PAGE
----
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People have often asked me my best advice on property development.
it is: “What you don’t know is the thing that can hurt you the most.”
That statement is true for many situations in life, but is especially true as you embark on finding the perfect rural home or retreat.
The thing you don’t know will not just cost you a little more money and time.
It might mean the difference between meeting or missing your ultimate goal.
Let me explain.
Advice on Property Development That Can Hurt You
Let’s say that after looking for a while, you found the perfect ranch, farm, or property to develop.
You and your family have a list of things to look for, and on the surface this one piece of property looks perfect!
It is a beautiful site.
It might even have an old barn on it.
So you quickly buy it and want to start building your home.
You call the local well drilling company and they come and meet with you.
After looking around, they tell you the news: there isn’t any water to drill for.
The ground is shale, which doesn’t hold any water.
You become a bit numb.
What did he say…no water?
There is a slight possibility that they can use new technology to fracture the shale and perhaps get a little bit of water.
The bad news is that this all could cost you upwards of $25,000 …and that is something you don’t have.
Also, there is no guarantee that you will even get water.
So what do you do?
You ask yourself…how did i get in this mess?
Why did I buy this?
Without water, no house.
And you are now proud owners of a place that has no water.
Gee…could that be the reason why the property was so cheap and no one had purchased it?!
Or maybe this situation:
You found this same perfect place.
It was a good fit.
Everyone told you it was perfect.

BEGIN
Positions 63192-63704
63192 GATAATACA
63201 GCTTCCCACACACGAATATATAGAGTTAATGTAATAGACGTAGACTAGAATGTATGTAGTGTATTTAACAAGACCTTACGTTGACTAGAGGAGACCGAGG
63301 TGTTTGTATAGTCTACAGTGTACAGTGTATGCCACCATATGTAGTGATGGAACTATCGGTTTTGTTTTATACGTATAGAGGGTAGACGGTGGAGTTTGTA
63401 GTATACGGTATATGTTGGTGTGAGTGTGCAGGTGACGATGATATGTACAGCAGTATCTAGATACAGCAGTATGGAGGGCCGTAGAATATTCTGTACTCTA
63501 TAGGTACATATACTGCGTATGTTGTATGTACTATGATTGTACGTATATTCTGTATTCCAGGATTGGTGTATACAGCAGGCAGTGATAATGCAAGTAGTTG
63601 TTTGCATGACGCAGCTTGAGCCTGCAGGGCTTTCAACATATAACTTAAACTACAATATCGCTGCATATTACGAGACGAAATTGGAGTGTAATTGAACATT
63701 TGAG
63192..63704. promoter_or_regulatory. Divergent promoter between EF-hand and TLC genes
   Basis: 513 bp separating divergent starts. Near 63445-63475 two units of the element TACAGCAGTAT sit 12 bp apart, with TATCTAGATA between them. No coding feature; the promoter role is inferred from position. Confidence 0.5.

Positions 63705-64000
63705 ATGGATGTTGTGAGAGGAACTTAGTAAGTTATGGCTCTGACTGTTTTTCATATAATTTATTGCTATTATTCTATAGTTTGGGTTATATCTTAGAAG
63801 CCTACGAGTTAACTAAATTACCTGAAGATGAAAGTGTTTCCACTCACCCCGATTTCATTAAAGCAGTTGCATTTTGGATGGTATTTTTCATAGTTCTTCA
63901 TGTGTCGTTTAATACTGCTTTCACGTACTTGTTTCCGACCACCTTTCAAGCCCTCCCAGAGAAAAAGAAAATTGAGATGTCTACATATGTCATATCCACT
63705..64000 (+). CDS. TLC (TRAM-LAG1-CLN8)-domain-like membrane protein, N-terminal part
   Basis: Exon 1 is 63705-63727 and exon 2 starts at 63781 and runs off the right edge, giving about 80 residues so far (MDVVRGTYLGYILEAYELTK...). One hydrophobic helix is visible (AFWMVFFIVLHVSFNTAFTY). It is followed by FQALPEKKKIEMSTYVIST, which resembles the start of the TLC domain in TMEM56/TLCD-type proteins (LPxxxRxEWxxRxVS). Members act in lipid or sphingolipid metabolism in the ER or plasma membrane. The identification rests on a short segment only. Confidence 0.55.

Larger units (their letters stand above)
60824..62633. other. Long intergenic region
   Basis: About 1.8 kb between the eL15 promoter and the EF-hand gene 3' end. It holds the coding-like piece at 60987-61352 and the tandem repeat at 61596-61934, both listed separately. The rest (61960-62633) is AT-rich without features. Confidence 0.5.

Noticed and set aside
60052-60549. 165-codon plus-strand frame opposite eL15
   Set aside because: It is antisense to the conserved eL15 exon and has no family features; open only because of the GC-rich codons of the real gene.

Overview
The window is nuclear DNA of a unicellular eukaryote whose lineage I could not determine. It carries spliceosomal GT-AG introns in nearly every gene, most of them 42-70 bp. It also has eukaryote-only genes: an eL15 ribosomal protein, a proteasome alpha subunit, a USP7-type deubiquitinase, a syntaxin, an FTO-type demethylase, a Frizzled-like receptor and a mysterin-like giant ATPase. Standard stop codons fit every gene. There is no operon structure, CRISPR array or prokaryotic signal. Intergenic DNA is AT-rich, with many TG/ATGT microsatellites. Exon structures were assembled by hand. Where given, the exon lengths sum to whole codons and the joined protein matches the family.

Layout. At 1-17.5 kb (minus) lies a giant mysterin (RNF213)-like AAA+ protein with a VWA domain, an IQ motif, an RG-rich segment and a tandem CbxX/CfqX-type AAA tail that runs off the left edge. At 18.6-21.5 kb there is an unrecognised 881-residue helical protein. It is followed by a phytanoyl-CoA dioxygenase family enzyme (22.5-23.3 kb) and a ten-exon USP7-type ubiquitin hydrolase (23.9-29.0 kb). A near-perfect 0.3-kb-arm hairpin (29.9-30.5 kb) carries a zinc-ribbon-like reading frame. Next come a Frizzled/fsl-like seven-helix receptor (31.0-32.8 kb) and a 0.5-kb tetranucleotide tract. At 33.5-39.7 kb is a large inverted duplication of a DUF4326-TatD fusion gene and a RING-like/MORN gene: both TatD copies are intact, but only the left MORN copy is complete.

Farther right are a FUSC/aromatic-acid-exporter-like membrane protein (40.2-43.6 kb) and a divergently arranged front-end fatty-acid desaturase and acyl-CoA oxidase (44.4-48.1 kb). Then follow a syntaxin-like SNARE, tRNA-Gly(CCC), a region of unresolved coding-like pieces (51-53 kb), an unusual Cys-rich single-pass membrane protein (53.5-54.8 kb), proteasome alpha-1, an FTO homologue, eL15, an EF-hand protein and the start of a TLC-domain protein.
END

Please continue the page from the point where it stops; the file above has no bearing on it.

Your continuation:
You noticed that access to the piece was through another parcel.
The road was there and everyone said it was the official access to the property.
So you bought the property, but the next time you went to see the place, the road was blocked.
The neighbor whose property the access road went through said he didn’t have to give access legally, and with a change of ownership he decided to stop it.
So now what do you do?
Enter a costly legal battle?
You are proud owners of a place that you can’t gain access to!
How did you get into this situation?
These are two very real-world examples of what can happen if you haven’t done your “due diligence” prior to closing.
Due diligence is the process where you resolve all issues and questions regarding use of the property in the way you plan to use it.
But don’t be discouraged–there is no reason to shrink from developing your new farm or ranch even with these potential issues.
Regardless of size, each project has a start, and from then on it is a step by step process.
It is both exciting and nerve-wracking.
But it achieves something very special that is bigger than ourselves.
It is leaving a legacy for those that will follow after us.
And experiencing a common goal and outcome brings family together.
Is it an easy process? No.
There are lots of things to consider, but each development/construction issue taken individually can usually be resolved with a positive outcome.
If you have ever purchased a home, you know that part of that involved a “house inspection.”
This inspection resulted in an objective opinion of the pluses and negatives of the house, as well as present and potential future issues.
This kind of “inspection” is different for land /farm/ranch purchases, but the principle is the same.
You just want to know what the whole situation is and don’t want to stumble into an unanticipated web of problems and issues.
These can involve county planning requirements, legal issues, water/utility issues, and many other factors.
Many things can be investigated quickly, while some issues may require more involvement.
But in any case, the resolution of your concerns prior to purchase will give you peace of mind and maintain the development momentum you’ll need as you move forward.
Even a negative resolution is a positive thing if it keeps you from purchasing a parcel that will be nothing but a headache.
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